These are interesting questions these days, when countries around the world are interacting with each other, and their own people, regarding trade, national defense and their ways of doing business in general.
“The enemy of my enemy is my friend,” is an ancient proverb which suggests that otherwise unfriendly parties can, or should, work together against a common enemy.
The earliest known expression of this concept is found in a book called the Arthashastra (ARTH-A-SHAS-TRA), which dates to around the 4th century BC.
The Arthashastra is an ancient Indian book on matters of state, economic policy and military strategy, and likely to be the work of several authors over the centuries.
The title “Arthashastra” is often translated into “The science of politics.”
So anyway, is the enemy of my enemy my friend?
The answer is “for the time being,” “as long as it’s necessary,” “as long as it’s convenient’” “sometimes,” “it depends,” yes,” and “no.”
Ha! Very little is “black and white” in this world. The matter of political “friendships” is definitely no exception.
The Soviet Union (Russia, these days), during World War II, is a perfect example of “as long as it’s necessary.” The ONLY thing that drew us together as allies was our common enemy (Nazi Germany and Adolf Hitler). As soon as Germany was defeated our alliance evaporated like a small puddle in the middle of summer.
In The Middle East, we have befriended Iraq versus Iran, then Iran versus Iraq, and then back again to Iraq versus Iran. In these cases, we were usually siding with the lesser of two evils.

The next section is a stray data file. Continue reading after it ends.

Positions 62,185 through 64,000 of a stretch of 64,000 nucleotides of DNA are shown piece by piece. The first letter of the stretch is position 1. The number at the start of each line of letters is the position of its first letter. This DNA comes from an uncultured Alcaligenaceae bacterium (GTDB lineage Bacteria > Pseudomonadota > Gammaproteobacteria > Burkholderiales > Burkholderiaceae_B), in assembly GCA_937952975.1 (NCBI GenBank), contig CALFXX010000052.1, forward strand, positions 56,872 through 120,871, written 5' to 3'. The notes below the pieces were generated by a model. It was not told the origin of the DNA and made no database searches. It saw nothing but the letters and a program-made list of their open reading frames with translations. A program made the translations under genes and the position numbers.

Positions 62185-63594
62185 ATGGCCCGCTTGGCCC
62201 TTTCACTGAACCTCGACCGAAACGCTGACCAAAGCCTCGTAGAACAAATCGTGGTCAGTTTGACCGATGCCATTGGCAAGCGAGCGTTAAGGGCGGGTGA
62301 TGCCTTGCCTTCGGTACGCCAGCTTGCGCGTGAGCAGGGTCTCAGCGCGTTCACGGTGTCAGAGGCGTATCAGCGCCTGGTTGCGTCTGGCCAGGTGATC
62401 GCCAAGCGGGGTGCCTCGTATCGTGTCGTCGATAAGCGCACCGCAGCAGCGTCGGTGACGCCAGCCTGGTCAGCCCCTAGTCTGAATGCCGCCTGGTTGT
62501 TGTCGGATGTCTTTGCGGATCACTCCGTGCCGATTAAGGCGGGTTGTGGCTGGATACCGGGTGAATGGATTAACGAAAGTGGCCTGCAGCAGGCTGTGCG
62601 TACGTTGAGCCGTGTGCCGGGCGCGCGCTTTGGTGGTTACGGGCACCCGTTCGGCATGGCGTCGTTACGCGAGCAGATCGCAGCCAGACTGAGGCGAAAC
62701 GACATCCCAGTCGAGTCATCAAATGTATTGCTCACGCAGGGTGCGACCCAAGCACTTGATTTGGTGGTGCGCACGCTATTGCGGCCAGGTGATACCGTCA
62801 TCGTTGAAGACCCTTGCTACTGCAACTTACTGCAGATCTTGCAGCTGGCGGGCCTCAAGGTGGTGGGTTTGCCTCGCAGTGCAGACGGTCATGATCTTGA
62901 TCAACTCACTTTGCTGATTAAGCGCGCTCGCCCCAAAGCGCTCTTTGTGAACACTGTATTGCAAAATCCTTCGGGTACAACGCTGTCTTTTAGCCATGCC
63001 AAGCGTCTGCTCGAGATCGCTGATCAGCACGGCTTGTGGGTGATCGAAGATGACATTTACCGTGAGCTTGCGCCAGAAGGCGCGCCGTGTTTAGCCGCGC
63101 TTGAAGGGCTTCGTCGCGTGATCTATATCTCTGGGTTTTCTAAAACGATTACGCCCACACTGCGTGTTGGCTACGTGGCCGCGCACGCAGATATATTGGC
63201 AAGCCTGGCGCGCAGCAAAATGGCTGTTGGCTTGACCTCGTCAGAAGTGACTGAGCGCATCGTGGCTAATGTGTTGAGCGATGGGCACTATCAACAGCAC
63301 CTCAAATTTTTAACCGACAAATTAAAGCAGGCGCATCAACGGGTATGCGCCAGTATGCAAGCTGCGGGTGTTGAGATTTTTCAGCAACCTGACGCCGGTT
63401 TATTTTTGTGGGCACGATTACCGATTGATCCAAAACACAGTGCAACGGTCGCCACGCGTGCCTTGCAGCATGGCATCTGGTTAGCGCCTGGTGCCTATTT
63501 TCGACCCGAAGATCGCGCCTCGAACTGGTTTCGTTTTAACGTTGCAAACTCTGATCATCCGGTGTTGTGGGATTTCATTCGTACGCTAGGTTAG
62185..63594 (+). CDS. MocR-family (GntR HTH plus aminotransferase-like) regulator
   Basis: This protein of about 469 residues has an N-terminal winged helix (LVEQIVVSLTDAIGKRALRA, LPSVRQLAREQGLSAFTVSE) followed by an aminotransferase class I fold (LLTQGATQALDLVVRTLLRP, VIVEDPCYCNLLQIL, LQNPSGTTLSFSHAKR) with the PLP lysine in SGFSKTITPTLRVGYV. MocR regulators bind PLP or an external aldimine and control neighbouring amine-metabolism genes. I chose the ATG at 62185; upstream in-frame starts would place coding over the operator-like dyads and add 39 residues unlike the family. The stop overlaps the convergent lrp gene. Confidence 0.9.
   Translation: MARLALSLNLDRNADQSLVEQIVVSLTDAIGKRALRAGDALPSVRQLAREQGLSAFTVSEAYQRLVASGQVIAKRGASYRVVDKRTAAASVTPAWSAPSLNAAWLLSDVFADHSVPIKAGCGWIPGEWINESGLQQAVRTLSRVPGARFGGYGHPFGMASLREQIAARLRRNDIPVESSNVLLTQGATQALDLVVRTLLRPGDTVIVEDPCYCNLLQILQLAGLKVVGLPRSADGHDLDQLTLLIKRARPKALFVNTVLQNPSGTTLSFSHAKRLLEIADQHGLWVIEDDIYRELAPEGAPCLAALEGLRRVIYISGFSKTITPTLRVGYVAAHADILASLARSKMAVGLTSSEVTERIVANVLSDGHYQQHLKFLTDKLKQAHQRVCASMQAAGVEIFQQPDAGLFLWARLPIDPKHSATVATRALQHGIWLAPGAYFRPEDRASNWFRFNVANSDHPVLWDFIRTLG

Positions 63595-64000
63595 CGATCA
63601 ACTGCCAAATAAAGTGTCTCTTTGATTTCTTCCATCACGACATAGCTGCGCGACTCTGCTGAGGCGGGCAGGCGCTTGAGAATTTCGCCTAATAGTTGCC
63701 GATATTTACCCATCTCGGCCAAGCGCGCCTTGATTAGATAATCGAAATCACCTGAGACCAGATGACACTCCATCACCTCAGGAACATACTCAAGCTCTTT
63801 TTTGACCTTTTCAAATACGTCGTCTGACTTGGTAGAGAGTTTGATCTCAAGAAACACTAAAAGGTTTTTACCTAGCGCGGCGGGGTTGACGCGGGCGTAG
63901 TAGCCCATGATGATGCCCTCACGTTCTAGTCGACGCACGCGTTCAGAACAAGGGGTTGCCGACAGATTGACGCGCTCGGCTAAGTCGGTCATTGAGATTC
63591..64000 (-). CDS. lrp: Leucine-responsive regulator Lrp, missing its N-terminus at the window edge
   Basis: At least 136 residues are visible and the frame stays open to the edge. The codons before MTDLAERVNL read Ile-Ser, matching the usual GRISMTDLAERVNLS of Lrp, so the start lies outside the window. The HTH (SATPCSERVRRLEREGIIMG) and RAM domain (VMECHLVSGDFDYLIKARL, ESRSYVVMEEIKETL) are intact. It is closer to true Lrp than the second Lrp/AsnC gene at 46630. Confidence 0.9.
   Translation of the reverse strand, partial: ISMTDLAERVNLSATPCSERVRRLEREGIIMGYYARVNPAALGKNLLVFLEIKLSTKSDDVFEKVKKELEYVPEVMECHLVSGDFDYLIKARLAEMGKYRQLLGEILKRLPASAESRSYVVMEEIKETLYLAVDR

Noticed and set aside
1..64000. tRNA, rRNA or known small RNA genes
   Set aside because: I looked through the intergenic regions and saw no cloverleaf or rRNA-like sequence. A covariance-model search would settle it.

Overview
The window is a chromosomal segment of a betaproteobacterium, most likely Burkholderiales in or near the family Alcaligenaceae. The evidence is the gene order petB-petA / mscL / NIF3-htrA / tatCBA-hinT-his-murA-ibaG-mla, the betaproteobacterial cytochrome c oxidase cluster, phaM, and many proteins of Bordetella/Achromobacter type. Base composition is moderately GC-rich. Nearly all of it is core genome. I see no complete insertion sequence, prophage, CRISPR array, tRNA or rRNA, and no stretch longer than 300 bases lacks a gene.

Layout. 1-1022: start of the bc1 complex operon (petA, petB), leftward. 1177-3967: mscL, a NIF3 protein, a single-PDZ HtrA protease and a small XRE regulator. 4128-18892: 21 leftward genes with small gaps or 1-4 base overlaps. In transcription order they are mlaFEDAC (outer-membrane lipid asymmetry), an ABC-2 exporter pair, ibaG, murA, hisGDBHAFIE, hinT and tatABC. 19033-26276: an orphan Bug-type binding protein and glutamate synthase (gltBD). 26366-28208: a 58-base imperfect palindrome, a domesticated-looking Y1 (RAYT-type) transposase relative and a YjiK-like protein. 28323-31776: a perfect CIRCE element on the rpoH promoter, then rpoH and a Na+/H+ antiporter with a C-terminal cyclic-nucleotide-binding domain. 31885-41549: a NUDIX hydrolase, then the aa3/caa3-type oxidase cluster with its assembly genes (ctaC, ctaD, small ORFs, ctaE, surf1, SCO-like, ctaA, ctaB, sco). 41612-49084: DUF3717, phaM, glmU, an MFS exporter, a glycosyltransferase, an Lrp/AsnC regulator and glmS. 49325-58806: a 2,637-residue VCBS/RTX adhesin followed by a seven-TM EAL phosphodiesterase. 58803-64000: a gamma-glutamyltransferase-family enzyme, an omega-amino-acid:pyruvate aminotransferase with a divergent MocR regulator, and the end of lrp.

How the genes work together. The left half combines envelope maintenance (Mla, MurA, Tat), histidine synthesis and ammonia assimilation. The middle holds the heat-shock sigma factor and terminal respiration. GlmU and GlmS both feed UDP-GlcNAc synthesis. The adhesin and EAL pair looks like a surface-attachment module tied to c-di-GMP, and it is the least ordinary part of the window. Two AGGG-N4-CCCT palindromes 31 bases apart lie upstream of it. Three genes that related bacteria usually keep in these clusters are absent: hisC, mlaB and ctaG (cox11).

There is another old saying, “Time heals all wounds,” that is applicable in a lot of these relationships as well. This saying may even have origins predating the other one.
There are a couple of examples here that are quite interesting.
First, let’s take a look at Japan and the U.S. Japan surprise attacked us at Pearl Harbor, we fought a bitter war against them, and then we dropped two atomic bombs on them. You would think that the relationship between our countries would be irreparable. Yet, here we are, sixty years later, and we have a pretty good, if not good, relationship with Japan.
Secondly, how about Germany!? Germany: the country that committed innumerable atrocities all across Europe, were responsible for The Holocaust, and were responsible for the deaths of tens of millions of other people. Surely this relationship could never be repaired. Yet, here we are, sixty years later, and we have a very good relationship with Germany.
It’s actually pretty amazing how time has healed these massive wounds. I’m sure, at the time, no one could have envisioned where we are now, relation-wise, with these countries.
I guess as people grow old and die, and the next generation assumes its place in history, memories fade. And the more time that goes by, the hazier history becomes. That is why, in many cases, we are doomed to repeat it.
Many of our “friends” around the world are only friends of convenience, or better yet, “friends with benefits.”
Many, if not all, of our international “friends” have been taking advantage of us, our “good heartedness,” and in many cases the stupidity of our politicians,” for many, many, many years.
As President Trump attempts to make international trade fair, or at least fairer, we will see which countries are interested in having a good relationship with us.
In the end, we really shouldn’t be in the business of making friends, however. We should be in the business of earning respect, and with being treated honorably and fairly.